How To Stop Procrastinating and Start Prepping by M.D. Creekmore for MDCreekmore
GNN Note – What we have done is simply add an extra item or two to our weekly shopping list. For example, if we needed toilet paper, since it will never, ever good bad unless it gets wet, we began adding an additional pack to the cart. Then we began looking more canned food items, meds / hygiene and everything else in our house. This started several years ago and has worked well for us. Not only does this keep essentials in the house in case life begins breaking all around, it also helps to keep us AHEAD of inflation! If you know how inflation works, then you understand this creates tons and tons of real savings.
I’m sure some readers will pitch a fit in disagreement. They will argue that it’s not procrastination on their part but lack of funds. In some cases, this may be correct, but for the most part, it’s just an excuse for putting off what they know needs to be done.
Procrastination is the persistent habit of putting off doing things you need (and want) to do. It’s always easier to put off what needs to be done, instead of actually done it. Or so we thank – excuses come easily as we rationalize our self defeating acts of procrastination. I used to have the same problem.
Why people procrastinate and what to do about it
There are many reasons why people procrastinate when it comes to prepping, but it usually falls within the criteria given below…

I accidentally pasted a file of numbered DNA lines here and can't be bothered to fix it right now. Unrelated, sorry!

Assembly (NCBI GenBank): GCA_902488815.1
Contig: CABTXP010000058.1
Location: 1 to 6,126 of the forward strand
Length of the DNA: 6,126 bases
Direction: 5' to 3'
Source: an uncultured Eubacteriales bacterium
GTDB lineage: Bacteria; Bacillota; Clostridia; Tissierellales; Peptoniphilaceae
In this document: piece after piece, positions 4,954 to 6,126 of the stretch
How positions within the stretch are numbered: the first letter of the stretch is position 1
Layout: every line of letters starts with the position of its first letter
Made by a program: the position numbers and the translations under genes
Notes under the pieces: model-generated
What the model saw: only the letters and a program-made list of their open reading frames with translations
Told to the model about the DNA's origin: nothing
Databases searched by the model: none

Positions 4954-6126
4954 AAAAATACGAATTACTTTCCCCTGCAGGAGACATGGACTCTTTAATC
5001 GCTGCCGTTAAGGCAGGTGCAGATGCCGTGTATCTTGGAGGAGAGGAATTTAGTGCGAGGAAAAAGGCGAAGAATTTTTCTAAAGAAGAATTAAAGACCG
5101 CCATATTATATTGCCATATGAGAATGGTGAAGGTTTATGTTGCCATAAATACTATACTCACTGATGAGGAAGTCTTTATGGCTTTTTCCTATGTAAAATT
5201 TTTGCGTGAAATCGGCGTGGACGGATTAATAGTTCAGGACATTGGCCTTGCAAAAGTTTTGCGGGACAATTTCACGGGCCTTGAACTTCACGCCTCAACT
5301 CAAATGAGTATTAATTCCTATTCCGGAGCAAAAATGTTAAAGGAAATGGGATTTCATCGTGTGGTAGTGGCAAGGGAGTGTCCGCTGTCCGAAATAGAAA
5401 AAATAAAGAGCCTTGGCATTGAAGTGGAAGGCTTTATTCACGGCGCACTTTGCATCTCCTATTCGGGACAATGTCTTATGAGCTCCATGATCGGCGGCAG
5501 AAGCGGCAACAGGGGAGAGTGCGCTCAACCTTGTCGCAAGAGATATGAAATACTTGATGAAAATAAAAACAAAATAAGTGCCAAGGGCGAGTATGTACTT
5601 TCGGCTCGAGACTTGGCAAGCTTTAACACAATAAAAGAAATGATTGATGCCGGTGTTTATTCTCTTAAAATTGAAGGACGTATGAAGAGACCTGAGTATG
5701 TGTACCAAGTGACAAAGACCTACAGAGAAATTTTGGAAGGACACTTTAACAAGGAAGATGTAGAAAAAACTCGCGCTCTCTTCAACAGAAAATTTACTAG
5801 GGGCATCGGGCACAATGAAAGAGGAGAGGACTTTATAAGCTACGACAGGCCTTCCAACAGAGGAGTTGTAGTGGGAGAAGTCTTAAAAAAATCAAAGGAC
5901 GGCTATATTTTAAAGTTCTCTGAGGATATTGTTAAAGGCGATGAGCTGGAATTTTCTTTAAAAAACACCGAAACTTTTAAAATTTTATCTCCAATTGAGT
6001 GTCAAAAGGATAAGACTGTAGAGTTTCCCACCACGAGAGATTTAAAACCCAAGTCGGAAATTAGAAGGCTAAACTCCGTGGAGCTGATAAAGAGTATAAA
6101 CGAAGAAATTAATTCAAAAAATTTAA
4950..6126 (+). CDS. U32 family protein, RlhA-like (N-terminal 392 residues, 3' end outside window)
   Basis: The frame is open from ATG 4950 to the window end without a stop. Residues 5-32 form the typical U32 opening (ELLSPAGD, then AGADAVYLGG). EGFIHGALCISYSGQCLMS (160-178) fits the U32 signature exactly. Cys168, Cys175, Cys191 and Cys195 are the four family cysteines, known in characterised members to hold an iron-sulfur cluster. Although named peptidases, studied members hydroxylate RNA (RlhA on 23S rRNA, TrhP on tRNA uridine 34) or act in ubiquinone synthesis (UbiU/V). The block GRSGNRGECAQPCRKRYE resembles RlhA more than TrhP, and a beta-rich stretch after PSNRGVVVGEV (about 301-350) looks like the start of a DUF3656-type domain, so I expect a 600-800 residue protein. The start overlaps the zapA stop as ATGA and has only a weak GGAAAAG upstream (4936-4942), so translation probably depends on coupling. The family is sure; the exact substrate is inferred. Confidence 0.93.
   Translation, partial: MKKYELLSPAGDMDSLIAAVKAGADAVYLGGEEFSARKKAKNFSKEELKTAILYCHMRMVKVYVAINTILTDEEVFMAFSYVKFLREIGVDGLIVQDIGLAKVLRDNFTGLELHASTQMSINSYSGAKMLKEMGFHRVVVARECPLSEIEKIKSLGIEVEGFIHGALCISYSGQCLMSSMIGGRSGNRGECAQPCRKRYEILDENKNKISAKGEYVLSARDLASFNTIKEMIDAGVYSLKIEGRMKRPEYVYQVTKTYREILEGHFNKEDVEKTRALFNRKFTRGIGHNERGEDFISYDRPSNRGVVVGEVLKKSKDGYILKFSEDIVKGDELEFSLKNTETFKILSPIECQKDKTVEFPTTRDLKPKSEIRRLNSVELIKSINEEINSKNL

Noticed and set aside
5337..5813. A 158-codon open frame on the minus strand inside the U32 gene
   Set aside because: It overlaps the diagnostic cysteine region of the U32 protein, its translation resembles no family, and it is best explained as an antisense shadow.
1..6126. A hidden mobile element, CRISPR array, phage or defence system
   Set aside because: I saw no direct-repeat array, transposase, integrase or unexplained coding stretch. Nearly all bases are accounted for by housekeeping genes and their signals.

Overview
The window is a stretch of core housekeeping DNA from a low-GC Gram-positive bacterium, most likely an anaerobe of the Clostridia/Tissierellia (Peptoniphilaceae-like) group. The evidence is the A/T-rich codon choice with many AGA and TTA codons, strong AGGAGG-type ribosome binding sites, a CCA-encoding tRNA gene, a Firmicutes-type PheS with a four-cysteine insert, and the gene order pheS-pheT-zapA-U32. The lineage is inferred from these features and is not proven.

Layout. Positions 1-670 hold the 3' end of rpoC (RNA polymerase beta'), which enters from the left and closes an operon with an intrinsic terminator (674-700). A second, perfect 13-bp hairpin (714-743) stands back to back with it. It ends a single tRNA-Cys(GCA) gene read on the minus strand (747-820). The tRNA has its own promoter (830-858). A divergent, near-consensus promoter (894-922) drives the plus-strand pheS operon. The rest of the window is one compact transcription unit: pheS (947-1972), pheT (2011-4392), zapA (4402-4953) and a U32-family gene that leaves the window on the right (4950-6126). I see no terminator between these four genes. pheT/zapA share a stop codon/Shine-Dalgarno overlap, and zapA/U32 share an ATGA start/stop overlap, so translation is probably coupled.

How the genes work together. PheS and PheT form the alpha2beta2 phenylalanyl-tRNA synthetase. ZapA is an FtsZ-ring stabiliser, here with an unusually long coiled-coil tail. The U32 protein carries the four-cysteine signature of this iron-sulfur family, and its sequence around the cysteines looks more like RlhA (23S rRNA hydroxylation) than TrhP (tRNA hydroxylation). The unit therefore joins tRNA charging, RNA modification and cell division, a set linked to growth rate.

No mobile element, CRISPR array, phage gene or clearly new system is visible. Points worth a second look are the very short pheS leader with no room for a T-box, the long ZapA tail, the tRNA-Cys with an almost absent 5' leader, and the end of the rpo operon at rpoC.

Fear of failure, fear of not knowing where to begin, fear of making a mistake, fear of wasting money – these are are the most common origins of fear, leading to procrastination and lack of action.
The cure is to have a plan. Make a list, know what to store, how much and how to store it. Don’t worry about wasting your money, you need to eat right? All you’re doing is buying what you need in advance. Buy, store, eat and replace.
If you decide to store and use basic foods such as wheat, beans, corn and rice you’ll actually save money, be healthier and possibly live longer…
Our minds can be our worst enemy, defeating us through negative self-talk even before we begin. Most of the time we do this without knowing it. Using phrases such as “I should” and “I have to” automatically sets objections in our minds. No one likes being forced, even by ourselves.
These phrases make prepping feel impelled, instead of something you want to do, leading to resentment, rebellion, and inactivity. Instead of telling yourself, “I should start a food storage program – soon” or “I have to start a food storage program – someday,” tell yourself, “I want to start a food storage program – now” or “I choose to start a food storage program – now.”